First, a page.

New Friend Marcy: Solidarity in Faith, Hope & Love (Defying Hate)

I made a new friend online.  Marcy e-mailed me on Wednesday:



In 1964 when I was 15, our priest went to Selma to march for Civil Rights. The following Sunday, high off the experience in Selma, he preached a sermon on civil rights to our all-white parish. My father was a religious man who prayed the rosary daily. But that Sunday he stood up in the middle of the sermon and herded us out the door, muttering "dirty nigger-lover" on the way to the car. Amazed, I looked at my father and wondered, what God does he pray to?
 I've been on a fascinating, wondrous spiritual journey of discovery ever since. 
I, too, am horrified by the vicious hate rhetoric of Glenn Beck and his rabid followers. I've responded to Beck with a song, "I'm a Social Justice Christian" to the tune of "What a Friend We Have in Jesus." I put my camera on a tripod, sat down and recorded the song, and posted it on YouTube.
I'd like you to check it out. This song is just a small start, but if Jim Wallace is going to be successful in getting a nationwide movement started, music will be an important part of it. I'll happily write songs for the movement.
 
But back to the issue that prompted me to write. In the few days that my song's been on YouTube, I've been receiving vile, stomach-turning hate mail from Beck fans. It's very disturbing.
Beck preaches hatred, bigotry, racism and paranoia every day to millions, 3 hours on radio; an hour on prime time tv. But a person who peacefully protests the hate for 2 minutes becomes a target for more hate. And our public dialog is growing uglier and more violent by the day.
Social justice Christians have to unite, stand up and speak out.
In solidarity,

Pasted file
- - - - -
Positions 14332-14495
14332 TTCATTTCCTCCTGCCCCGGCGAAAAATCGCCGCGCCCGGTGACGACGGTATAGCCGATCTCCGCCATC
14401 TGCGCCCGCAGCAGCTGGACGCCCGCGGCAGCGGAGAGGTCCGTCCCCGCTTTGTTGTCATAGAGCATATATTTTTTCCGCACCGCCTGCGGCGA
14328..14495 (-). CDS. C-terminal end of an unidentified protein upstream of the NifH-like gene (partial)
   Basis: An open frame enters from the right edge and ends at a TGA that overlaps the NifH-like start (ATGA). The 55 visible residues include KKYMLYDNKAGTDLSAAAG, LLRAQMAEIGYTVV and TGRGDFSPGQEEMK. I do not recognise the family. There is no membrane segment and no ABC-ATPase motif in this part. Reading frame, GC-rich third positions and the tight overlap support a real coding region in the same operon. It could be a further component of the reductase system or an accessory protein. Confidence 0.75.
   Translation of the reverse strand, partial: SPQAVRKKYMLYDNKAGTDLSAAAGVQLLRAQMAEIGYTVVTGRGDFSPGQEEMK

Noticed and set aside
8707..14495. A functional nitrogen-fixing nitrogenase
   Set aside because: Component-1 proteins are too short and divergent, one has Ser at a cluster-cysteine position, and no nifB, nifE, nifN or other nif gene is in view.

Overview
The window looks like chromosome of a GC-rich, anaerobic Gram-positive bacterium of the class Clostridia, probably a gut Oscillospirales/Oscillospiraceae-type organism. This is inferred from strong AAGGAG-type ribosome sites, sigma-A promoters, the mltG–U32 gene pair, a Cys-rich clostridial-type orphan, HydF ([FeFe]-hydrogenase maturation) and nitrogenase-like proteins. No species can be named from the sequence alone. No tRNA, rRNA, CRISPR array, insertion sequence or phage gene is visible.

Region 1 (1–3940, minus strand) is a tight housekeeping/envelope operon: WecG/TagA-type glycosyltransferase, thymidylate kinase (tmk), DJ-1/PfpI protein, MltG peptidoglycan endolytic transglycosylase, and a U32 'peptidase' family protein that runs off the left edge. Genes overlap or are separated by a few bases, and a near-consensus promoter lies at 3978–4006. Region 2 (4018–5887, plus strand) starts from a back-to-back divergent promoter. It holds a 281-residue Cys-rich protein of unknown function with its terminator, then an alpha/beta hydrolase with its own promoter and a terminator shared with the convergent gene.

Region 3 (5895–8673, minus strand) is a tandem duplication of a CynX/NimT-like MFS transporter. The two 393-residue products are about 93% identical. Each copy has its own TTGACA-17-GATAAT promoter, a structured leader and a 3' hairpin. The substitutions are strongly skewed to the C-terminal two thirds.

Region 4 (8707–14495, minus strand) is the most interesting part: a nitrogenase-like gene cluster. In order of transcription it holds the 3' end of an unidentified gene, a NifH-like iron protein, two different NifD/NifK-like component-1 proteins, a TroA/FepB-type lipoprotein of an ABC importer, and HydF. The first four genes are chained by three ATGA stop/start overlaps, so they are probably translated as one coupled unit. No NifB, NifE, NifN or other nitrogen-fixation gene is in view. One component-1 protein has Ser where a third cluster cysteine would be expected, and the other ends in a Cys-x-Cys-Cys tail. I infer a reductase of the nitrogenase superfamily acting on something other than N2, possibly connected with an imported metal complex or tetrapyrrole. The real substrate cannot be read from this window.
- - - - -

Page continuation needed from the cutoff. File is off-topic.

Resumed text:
Marcy

I'm blessed by Marcy's e-mail and her gesture of solidarity.  Like the video I posted yesterday of high school students and their community standing together to oppose hatred, we must stand together to defy the forces of fear.  Marcy grew up in the midst of the Civil Rights Movement of the '60s.  Many of us today grew up in the false sense of equality and suburban normalcy of the 80s and 90s.  There is no standing still when it comes to liberation - either we move forward, or we lose what our predecessors fought so hard to accomplish.

Oh, thought you might enjoy this other song from Marcy, too!


1 comment:

Brandon K. Baker said...

Peter,

Thanks for another great post. I too take offense to Glenn Beck's words about social justice. Thanks to you and Marcy for speaking up and letting others know that social justice is integral to the gospel.

I also wonder how we can steer this conversation away from Glenn Beck now. Beck and his Beckites are not going to budge from their stance, so how do we use the conversation he started and now turn it around for good? The sooner we cut Beck out of the social justice conversation (unless he wants to engage in an actual conversation, then I would say he is welcome) the sooner we can help those who are on the fence about it realize that it has nothing to do with Nazis or Communists.

Keep writing Pete, I enjoy your work and I think it is important.

BKB

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